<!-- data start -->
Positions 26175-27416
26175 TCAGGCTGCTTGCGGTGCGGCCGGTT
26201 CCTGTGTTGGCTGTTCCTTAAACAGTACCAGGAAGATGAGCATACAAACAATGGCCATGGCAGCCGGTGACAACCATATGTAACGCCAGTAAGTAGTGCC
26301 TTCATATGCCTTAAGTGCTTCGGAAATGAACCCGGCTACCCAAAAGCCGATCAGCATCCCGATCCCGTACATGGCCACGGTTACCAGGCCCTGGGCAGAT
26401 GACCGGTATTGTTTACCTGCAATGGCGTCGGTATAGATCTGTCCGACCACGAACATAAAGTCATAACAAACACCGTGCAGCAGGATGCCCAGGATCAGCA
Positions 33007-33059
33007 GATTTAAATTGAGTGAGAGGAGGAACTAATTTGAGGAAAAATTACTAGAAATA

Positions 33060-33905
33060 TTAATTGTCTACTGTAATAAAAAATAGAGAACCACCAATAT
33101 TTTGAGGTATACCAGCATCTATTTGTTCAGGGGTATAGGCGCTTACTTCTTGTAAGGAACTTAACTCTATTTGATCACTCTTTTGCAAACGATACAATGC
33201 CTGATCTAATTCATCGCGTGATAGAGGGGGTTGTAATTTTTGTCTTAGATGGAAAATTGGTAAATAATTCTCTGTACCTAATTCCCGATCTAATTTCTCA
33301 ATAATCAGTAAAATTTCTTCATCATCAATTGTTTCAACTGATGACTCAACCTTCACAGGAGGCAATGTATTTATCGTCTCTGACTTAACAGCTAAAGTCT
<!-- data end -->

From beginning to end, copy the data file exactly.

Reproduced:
Positions 26175-27416
26175 TCAGGCTGCTTGCGGTGCGGCCGGTT
26201 CCTGTGTTGGCTGTTCCTTAAACAGTACCAGGAAGATGAGCATACAAACAATGGCCATGGCAGCCGGTGACAACCATATGTAACGCCAGTAAGTAGTGCC
26301 TTCATATGCCTTAAGTGCTTCGGAAATGAACCCGGCTACCCAAAAGCCGATCAGCATCCCGATCCCGTACATGGCCACGGTTACCAGGCCCTGGGCAGAT
26401 GACCGGTATTGTTTACCTGCAATGGCGTCGGTATAGATCTGTCCGACCACGAACATAAAGTCATAACAAACACCGTGCAGCAGGATGCCCAGGATCAGCA
Positions 33007-33059
33007 GATTTAAATTGAGTGAGAGGAGGAACTAATTTGAGGAAAAATTACTAGAAATA

Positions 33060-33905
33060 TTAATTGTCTACTGTAATAAAAAATAGAGAACCACCAATAT
33101 TTTGAGGTATACCAGCATCTATTTGTTCAGGGGTATAGGCGCTTACTTCTTGTAAGGAACTTAACTCTATTTGATCACTCTTTTGCAAACGATACAATGC
33201 CTGATCTAATTCATCGCGTGATAGAGGGGGTTGTAATTTTTGTCTTAGATGGAAAATTGGTAAATAATTCTCTGTACCTAATTCCCGATCTAATTTCTCA
33301 ATAATCAGTAAAATTTCTTCATCATCAATTGTTTCAACTGATGACTCAACCTTCACAGGAGGCAATGTATTTATCGTCTCTGACTTAACAGCTAAAGTCT